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    There’s no mention of Roger’s age, which is invariably the most critical factor in redundo. If you have a decent pension to fall back on and are in touching distance of 65, redundo’s a cause for celebration.
    If you have a few years to go, you leave with a heavy heart in the almost certain knowledge that your redundo will go on paying the bills until your pension kicks in.

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  • April 23, 2015 at 1:45 pm
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    Kim Kardashian is the future people. Live with it.

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  • April 23, 2015 at 2:48 pm
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    So, is that it then? Editors are just unnecessary now?

    That’s about 25 that are out there somewhere in the last five years.

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  • April 23, 2015 at 2:54 pm
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    Oooooh that was a sour bitter comment by Dave of London. Flint for a heart?

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  • April 23, 2015 at 3:27 pm
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    I suggest we leave Dave of London’s ironically intended but ineptly delivered ‘comment’ in the dust in which it deserves to expire. Of far greater importance is Slate Grey’s tally of 25 editors who have copped it in the past five years. Perhaps the suits are cottoning on that all you need to get something out there – and never mind the quality because they don’t – is a middle-ranking suit and a youth group on £12k pa each. The rest of 2015, as viewed on the HTFP, seems set to be a dismal parade of departing talent. Right, where can I pick up a cheap suit?

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  • April 23, 2015 at 5:17 pm
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    Just when you think JP must have run out of madcap ideas to strangle their once- worthy papers some suit with a fat bank balance delivers another squeeze on the windpipe. Where do they find them? JP’s future is all behind it.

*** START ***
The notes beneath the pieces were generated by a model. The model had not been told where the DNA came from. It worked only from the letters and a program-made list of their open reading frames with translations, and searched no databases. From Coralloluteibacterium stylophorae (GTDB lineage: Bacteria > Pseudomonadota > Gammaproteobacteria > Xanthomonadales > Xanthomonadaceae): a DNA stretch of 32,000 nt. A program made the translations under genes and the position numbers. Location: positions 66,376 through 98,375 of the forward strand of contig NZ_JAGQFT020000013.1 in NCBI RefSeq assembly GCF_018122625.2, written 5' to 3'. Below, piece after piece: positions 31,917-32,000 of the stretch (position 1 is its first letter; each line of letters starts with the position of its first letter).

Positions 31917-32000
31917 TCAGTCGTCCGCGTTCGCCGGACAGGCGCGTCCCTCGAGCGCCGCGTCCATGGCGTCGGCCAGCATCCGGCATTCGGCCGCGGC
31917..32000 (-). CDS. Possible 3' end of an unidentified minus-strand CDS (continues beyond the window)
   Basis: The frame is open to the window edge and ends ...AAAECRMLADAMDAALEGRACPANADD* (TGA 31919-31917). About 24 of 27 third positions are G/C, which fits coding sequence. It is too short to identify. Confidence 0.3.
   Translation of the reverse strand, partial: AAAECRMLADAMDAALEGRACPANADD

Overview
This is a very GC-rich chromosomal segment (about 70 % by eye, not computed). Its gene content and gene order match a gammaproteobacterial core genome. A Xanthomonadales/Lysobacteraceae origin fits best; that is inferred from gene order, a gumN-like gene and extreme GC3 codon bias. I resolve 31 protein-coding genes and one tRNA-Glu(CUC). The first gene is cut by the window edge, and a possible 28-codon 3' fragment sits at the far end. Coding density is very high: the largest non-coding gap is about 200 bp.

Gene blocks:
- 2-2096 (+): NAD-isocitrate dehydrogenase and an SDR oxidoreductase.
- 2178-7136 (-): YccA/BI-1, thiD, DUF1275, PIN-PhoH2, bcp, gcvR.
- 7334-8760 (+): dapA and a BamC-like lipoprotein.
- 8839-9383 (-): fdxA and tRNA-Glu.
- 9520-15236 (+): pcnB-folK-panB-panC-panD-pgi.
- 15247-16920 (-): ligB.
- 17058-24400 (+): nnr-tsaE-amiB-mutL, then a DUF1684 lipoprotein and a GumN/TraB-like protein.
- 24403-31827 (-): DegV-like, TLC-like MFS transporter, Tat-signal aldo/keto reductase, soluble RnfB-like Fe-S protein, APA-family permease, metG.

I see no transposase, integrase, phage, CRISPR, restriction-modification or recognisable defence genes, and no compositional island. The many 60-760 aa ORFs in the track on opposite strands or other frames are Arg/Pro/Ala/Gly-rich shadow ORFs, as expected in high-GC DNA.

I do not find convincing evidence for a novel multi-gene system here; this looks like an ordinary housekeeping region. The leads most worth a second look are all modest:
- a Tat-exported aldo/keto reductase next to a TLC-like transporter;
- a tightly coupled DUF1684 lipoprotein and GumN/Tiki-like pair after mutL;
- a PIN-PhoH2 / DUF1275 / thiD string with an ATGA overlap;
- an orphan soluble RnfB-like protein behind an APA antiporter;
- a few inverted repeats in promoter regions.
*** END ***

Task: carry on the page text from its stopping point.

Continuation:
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  • April 23, 2015 at 5:46 pm
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    How will they be able to hold multiple news conferences, or will they be gone under the newsroom of the future as well?

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  • April 23, 2015 at 9:22 pm
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    London Dave. Who are you and where have you been working? I suspect you will be careful with your response. Gutless comes to mind.

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  • April 24, 2015 at 12:01 am
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    Had the pleasure of working with Roger in Uxbridge many moons ago, top bloke, good all round hack with bags of character. Shame another one bites the dust… Mind you, 25 redundant editors pales into insignificance when compared to the ‘sardine’ filled bulging warehouse of ex snappers! All the best for the future Roger.

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  • April 24, 2015 at 8:42 am
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    Because the once well-respected Banbury Guardian now relies almost exclusively on re-hashed publicity handouts for news and sport readers in Bucks and Herts can expect the same in future..

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  • April 24, 2015 at 9:49 am
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    I took Dave of London’s comment to be ironic and even a bit wistful.

    It can sometimes be lonely at 36,000 feet.

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  • April 24, 2015 at 2:01 pm
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    It’s coming soon at a JP paper near you! Get out if you can.

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  • April 28, 2015 at 7:51 am
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    The bean counters will doubtless be pleased. Another ‘cost unit’ removed from the payroll, overheads reduced. Further opportunities to replacing content created in-house with cheap reader-created content.

    The next logical step might be to phase out all remaining in-house ‘content gatherers’ upon the payroll, and and make good use of the government’s workfare scheme. Consider the possibilities! Unpaid bods shoveling UGC into templates! This must surely be the way forward, no?

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  • April 29, 2015 at 1:28 pm
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    Local newspapers were the heart of the community when I worked on them half a century ago and Roger is probably well out of the PR-ridden shambles they have become. Damn good editor and JP should be ashamed of themselves.